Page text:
Krista Banasiuk (pictured left, with her mom) is the manager of research and public policy at Diabetes Canada.
Below, Krista discusses the stigma of type 2 diabetes and the impact it can have on Canadians, including her mom, who live with the disease
The first thing my mom does when she wakes every morning is test her blood sugar. From there, her day is full of activities intended to ensure she stays healthy: she follows a strict diet, exercises, tests her blood sugar, and takes medication. She also checks her calendar regularly to ensure visits to her doctor are scheduled to have her feet and eyes examined.
My mom lives with type 2 diabetes (T2D) and does all this in hopes of avoiding the complications of the disease, such as vision loss, foot or leg amputation, nerve damage, and heart disease. But there’s one complication that she can do little to avoid—the mental health toll of stigma.
Because type 2 diabetes has a connection with diet and exercise, people with the disease face a ‘blame-the-victim’ mentality: they are shamed and blamed for their diabetes, leaving many feeling embarrassed and guilty.
Why type 2 diabetes is complicated
Stigmatizing beliefs represent warped versions of the truth—the links between T2D and eating habits, physical activity levels and weight do exist. However, they are not as straightforward as common knowledge would have us believe.
While some people with obesity do have diabetes, many more do not. Many people who exercise regularly, eat nutritious food and are otherwise health conscious, develop T2D, despite their healthy habits. In fact, there is a strong genetic link to the disease. A family history of T2D greatly increases the chance of developing it.
Social, economic, and environmental factors can make healthy living difficult. For example, it's more difficult to afford healthy food on a low or fixed income. Also, low-income neighbourhoods often do not offer opportunities for inexpensive exercise—sidewalks may not be well maintained, there may be no bike lanes, public transit or walking trails. For those consistently worried about paying the bills or working extra hours, finding time to exercise, or the money to join sports or exercise programs, is not a high priority.
Understanding the stigma
So why the stigma? News reports related to T2D are often voiced over videos of overweight individuals sauntering about, ice cream in hand. This draws a connection between weight, diet and diabetes, and strengthens the myth, even among family and friends, that those living with diabetes brought it on themselves.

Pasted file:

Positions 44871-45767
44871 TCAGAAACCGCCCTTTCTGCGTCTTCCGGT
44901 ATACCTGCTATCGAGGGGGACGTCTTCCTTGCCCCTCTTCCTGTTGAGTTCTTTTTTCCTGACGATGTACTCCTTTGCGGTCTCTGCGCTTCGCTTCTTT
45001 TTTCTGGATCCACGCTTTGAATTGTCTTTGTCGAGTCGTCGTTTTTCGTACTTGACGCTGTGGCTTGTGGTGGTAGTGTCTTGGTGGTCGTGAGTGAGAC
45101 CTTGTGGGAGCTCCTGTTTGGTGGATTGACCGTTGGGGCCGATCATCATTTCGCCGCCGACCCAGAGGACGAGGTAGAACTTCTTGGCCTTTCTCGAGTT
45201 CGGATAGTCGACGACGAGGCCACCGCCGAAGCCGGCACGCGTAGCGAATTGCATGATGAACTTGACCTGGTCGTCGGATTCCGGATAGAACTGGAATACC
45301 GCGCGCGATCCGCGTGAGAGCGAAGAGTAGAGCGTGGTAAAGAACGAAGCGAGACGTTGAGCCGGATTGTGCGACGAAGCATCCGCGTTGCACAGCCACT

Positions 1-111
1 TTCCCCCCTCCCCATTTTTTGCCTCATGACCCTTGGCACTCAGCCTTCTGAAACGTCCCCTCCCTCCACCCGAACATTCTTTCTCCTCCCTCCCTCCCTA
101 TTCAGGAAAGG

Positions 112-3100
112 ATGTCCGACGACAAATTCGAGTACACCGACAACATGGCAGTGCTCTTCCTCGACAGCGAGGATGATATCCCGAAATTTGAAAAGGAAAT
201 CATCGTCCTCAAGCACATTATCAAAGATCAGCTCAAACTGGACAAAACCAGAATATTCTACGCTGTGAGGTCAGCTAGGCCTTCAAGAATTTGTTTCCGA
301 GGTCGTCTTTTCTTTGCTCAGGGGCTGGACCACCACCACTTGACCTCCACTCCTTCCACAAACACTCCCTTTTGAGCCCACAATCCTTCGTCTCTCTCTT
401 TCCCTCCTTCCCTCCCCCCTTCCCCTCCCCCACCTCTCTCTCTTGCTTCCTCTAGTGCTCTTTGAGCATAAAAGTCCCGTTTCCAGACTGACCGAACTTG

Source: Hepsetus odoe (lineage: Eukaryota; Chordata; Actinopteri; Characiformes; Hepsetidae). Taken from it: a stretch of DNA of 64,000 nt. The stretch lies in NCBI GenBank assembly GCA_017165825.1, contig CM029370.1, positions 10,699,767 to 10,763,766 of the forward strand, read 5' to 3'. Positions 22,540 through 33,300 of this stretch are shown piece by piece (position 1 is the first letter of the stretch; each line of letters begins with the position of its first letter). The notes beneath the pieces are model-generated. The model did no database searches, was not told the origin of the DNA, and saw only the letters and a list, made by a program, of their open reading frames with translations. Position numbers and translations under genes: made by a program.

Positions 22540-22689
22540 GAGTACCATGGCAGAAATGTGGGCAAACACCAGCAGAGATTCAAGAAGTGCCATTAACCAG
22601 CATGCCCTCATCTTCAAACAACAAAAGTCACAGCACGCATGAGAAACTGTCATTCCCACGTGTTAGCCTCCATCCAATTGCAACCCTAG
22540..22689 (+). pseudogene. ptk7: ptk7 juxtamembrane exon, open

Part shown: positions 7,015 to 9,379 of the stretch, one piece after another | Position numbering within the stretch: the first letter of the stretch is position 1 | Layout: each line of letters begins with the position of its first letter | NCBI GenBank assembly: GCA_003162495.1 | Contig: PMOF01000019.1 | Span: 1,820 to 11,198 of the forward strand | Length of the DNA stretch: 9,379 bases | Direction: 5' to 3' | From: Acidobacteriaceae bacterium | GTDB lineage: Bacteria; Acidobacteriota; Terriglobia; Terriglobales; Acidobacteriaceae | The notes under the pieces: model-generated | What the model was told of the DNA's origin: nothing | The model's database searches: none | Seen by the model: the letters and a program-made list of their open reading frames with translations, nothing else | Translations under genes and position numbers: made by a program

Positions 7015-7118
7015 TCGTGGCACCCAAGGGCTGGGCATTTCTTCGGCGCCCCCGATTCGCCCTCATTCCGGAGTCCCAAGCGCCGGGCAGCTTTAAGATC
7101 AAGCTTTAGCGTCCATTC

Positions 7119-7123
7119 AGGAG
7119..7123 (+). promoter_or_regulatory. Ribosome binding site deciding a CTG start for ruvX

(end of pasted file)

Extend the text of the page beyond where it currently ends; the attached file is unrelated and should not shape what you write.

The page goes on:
Health-care professionals are not immune to reinforcing stigmatizing beliefs. Doctors may unconsciously bring their own biases into the room when dealing with patients with T2D, especially if those patients are also living with overweight or obesity—highly stigmatized conditions in their own right. This may make it difficult for doctors to empathize with or support patients properly.
Such negative beliefs and attitudes about T2D have real consequences for the emotional and physical health of those living with diabetes. Many prefer to hide their disease and report feeling embarrassed and ashamed, which likely contributes to their higher-than-average rates of depression and anxiety.
Addressing the stigma
Media must stop perpetuating harmful stereotypes and work alongside professional groups to provide accurate information about T2D. Health-care providers should be offered training to support a psychosocial approach and ensure patients are treated with compassion. My mom would certainly appreciate these changes. Let's work together to end diabetes stigma, and ensure that people like my mom and the many others living with type 2 diabetes can live healthful, happy lives.
Author: Krista Banasiuk
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